Ah, the quintessential Disney vacation. About to hang my shingle on a new door, I recently took advantage of a one-week lull between jobs, packed my family of four into an airborne cattle car and careened south toward the Great Orlando Mousetrap. Clark Wilhelm Griswold, Jr. (of National Lampoon’s Vacation fame) could not have been prouder.
In fact, it was an absolutely fabulous holiday—a time to reconnect with family in Walt Disney’s magical wonderland. I have traveled often to Orlando in recent years to attend conventions and deliver speeches, but this was my first trip there in more than a quarter century with leisure as its sole purpose. In between dazzling parades, tummy acrobatics delivered by roller coasters and nearly vomiting after experiencing EPCOT’s Mission: SPACE, I took time to marvel at the genius present in the Disney business model and ask myself “If Walt Disney had opted to earn his fortune in the coatings industry, how would he have done it?”
Customer-Focused Across the Board
The woman working at the desk of the hotel, the people taking tickets at the gates, the checkout person at the Disney Store, the waiter at the stylish Jiko restaurant were all unbelievably welcoming, friendly and helpful. “You should expect that,” you say, “they deal with the public all day long, that’s their job.” You are right. But get this: even the guy whose guest services responsibilities were limited to driving the Tennant sweeper in the hotel parking lot delivered a huge smile and giant wave as he went by. Every “cast member,” as they are called, was like that. Regardless of what role each played in the Disney Experience, they all seemed infected with the need to deliver great customer service.
If Walt Disney were a surface finisher, every employee would place the customer at the absolute top of the priority list and would be completely committed to perfecting each customer interaction.
Easy to do Business with
Weeks before we were scheduled to depart on our vacation, an envelope arrived at our door. It contained all of our paperwork and park passes and even luggage tags like the ones placed on your suitcase when you check it at the airport. We attached the tags to our luggage, dropped the luggage off at airport security, and the next time we saw it was when it was delivered to our hotel room in Orlando. We exited the plane, drove to our hotel, and our bags were waiting there to be unpacked. It was virtually the same routine in reverse when we left the hotel bound for home at the conclusion of our trip. This was by far the easiest vacation I have ever taken.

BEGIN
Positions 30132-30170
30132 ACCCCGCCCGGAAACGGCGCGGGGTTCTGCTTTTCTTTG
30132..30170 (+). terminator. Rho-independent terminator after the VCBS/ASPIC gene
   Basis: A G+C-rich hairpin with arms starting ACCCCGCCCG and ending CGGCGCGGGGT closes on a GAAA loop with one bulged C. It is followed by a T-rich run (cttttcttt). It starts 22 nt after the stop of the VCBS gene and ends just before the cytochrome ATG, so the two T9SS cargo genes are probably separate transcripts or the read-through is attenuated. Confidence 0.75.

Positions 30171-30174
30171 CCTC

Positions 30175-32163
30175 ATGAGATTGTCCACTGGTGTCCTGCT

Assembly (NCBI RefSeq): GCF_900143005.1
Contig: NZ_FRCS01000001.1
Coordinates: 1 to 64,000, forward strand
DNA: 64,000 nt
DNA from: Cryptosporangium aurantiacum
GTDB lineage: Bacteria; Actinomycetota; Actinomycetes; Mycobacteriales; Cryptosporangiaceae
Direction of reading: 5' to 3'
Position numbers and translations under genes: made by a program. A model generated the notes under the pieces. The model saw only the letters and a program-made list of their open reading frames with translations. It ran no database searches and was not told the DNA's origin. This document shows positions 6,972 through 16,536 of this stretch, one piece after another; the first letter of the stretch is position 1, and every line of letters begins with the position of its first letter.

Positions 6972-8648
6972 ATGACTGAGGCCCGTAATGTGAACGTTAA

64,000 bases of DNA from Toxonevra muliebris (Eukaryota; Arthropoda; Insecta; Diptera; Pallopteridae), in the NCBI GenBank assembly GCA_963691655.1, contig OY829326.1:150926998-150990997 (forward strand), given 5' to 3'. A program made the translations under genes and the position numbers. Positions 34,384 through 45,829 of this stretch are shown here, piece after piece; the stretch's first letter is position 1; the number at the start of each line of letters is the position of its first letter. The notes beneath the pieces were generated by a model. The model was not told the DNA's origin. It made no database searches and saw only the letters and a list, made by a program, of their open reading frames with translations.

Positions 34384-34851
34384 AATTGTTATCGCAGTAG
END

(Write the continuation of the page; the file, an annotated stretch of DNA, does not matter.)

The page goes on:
If Walt Disney were a surface finisher, doing business with his company would be easy—completely free of paperwork issues, late deliveries and poor service hassles.
Appearance Bigger than Life
At the Magic Kingdom everything appears huge. Cinderella Castle, for example, is 189 ft tall but appears way, way bigger. This is due to use of an optical illusion known as forced perspective, wherein as the building is built higher, the proportions get smaller. Walt Disney understood that perception is reality.
If Walt Disney were a surface finisher the reality of his company would pale in comparison to its huge image.
You get what you pay for…and it Rocks!
Disney World offers something for every sized bank account. One afternoon I took a spin on the infamous Monorail and ducked off at the Grand Floridian, a high-end luxury hotel a stone’s throw from the Magic Kingdom, to have a look around. It was posh, gorgeous… and out of financial reach for many. However, Disney offers economy level accommodations for those on a budget as well.
If Walt Disney were a surface finisher, he would offer multiple levels of everything; lead times, service, access to information, quality, inspection, certifications, and so on. He would also ensure that those requiring higher levels of each paid top dollar for them.
All over Disney I saw people in white shirts with the word “Research” emblazoned on them. Curious, I made it a point to ask them what it was it was they were researching. From customers’ behavior in a store to how people use the turnstiles, Disney was gathering data on all kinds of customer conduct, no doubt for the purpose of improving the Disney experience and maximizing margins.
If Walt Disney were a surface finisher, he would know more about his customers than they knew about themselves and would use this customer data to better serve them.
A system for everything
According to Ray from Detroit (a really friendly sort who captained our ferry boat from the Magic Kingdom to the hotel) there are 60,000 employees on the grounds at Walt Disney World. Clearly evident to me was that there had to be bullet proof operational systems behind everything to enable all 60,000 to work in concert to provide the perfect Disney experience. Every nook and cranny was clean. Lawns were manicured to perfection. Flowers in beds were eternally in bloom and not a weed was found. Amusements and rides were aggressively managed for throughput (i.e., there were systems to ensure that every elephant on the Dumbo ride was full and that every available seat on Space Mountain had a body in it), thus ensuring that riders moved through the rides as expediently as possible to make room for those behind them.
If Walt Disney were a surface finisher, there would be a system for everything from maximizing production efficiency to keeping the bathrooms spotless.
One other thing. If Walt Disney were a surface finisher, he would make a TON of money.
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